Makishi



Makishi - what is it?


 

The Makishi dances are performed at the end of the Mukanda, an initiation ritual for boys between the ages of six and sixteen. This ritual is celebrated by the Vaka Chiyama Cha Mukwamayi communities, to which the Luvale, Chokwe, Luchazi and Mbunda people belong who live in the northwestern and western provinces of Zambia and among the peoples of Angola and Zimbabwe.

At the beginning of the dry season, the young boys leave their homes and live for one to three months at a bush camp away from their villages. The young boys' separation from the outside world is to mark their symbolic death as children. While in the initiation camp, the initiates are referred to as tundanji, who do not belong to the world of the living.

  Masked and costumed dancers representing Makishi, or the dead, arrive from the forest to instruct the young initiates in the proper codes of behavior to adopt as they enter adulthood. Dances are performed with masks painted in colourfulgeometric patterns. Today traditional characters such as the “man struck by lightening” or the “dance master” have been joined by such modern day inventions as “the engineer” or “the beer drinker.”

The Cikunza mask is usually worn by an older man with experience of the world, since he is responsible for teaching the boys the skills and knowledge they need for adult life, including hunting and issues around sex. The man takes care to disguise his appearance, so the mask is designed to cover his face while the fringe hides his neck. His body is painted and he wears a fringed skirt around his waist. When he dances he places his feet firmly apart on the ground and twirls his hips to create a fanning motion with the skirt. Cikunza sometimes carries a sword (mukwale) in his right hand and a spreading branch (citete) in his left. He uses these in the mukanda to scare off intruders to the camp because what the boys learn must remain secret.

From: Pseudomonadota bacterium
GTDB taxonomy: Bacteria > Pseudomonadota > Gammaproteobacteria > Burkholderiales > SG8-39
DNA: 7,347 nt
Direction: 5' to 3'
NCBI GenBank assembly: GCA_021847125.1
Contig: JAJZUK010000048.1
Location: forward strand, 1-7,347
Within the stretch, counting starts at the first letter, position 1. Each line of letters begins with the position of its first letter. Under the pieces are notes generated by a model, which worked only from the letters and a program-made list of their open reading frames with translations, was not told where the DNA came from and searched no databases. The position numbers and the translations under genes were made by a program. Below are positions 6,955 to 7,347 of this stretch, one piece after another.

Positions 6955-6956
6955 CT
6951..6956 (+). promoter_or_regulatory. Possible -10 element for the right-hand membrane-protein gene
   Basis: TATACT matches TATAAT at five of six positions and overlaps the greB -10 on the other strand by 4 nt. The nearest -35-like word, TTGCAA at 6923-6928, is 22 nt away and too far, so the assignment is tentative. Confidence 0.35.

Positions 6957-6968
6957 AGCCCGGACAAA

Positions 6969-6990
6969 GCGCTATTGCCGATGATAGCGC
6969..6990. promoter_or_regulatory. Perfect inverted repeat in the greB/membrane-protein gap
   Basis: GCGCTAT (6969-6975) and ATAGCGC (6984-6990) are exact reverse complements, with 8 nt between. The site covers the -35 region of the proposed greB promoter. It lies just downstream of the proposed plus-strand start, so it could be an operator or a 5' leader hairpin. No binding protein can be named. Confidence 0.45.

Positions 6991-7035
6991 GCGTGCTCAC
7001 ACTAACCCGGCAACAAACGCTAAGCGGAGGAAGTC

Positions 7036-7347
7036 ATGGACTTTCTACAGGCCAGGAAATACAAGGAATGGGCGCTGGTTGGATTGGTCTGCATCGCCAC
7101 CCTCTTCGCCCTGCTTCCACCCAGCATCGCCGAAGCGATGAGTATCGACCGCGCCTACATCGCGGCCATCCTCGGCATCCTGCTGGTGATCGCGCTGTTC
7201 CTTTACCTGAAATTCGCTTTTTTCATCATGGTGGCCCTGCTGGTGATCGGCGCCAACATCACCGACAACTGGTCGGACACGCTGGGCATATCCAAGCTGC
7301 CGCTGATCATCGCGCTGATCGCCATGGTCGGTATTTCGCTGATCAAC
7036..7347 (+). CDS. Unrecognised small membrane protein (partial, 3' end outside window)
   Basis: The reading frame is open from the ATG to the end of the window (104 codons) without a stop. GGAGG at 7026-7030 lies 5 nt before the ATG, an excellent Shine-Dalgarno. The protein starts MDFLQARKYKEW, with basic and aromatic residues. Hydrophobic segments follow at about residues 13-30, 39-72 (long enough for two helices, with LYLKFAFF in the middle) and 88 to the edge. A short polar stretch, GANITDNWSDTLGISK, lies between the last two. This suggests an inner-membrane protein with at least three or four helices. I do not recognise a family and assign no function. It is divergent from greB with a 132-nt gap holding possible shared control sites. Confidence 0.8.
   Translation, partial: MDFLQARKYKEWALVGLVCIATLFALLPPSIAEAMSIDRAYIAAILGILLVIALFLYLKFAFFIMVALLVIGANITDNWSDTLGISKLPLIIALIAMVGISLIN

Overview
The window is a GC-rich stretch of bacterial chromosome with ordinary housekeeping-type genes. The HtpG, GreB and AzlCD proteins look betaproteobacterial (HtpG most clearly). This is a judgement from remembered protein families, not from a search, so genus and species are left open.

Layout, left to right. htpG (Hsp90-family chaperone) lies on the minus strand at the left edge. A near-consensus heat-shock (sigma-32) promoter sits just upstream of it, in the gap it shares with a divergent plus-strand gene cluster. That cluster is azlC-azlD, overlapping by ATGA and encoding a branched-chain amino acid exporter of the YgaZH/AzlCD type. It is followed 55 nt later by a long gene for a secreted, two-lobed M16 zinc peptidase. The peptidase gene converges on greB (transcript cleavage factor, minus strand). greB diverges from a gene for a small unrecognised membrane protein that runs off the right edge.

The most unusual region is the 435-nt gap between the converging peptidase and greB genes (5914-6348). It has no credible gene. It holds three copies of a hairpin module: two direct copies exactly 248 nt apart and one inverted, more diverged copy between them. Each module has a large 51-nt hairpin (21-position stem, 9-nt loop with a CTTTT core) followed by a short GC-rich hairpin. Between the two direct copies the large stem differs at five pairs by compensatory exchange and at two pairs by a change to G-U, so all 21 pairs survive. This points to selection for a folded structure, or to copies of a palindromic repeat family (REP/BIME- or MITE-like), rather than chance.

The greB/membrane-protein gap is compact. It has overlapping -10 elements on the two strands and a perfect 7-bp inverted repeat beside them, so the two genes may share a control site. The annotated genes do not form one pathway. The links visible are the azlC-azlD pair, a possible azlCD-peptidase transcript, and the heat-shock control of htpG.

The Cikunza character signals the beginning of the mukanda and collects the boys from their homes, leading them to a secret camp in the forest. This camp is called 'the place of dying' because it is believed that the boys 'die' and are reborn as men. There, the boys are circumcised. The main secret they learn is that the spirits are actually men wearing masks. In a solemn ceremony, they remove masks from the figures to reveal relatives, neighbours and other men from the village. The boys then swear an oath that they will never disclose this information to anyone who has not been initiated.

The rites perform several purposes. Initiation marks the entrance into the adult community. It also joins the initiate with all those who have gone before throughout the history of the group. The initiate is able to take part in the rituals of the society, to marry, and to accept a responsible role within the community. The ceremony also brings the community together for a common purpose of welcoming the young people to its midst.

 

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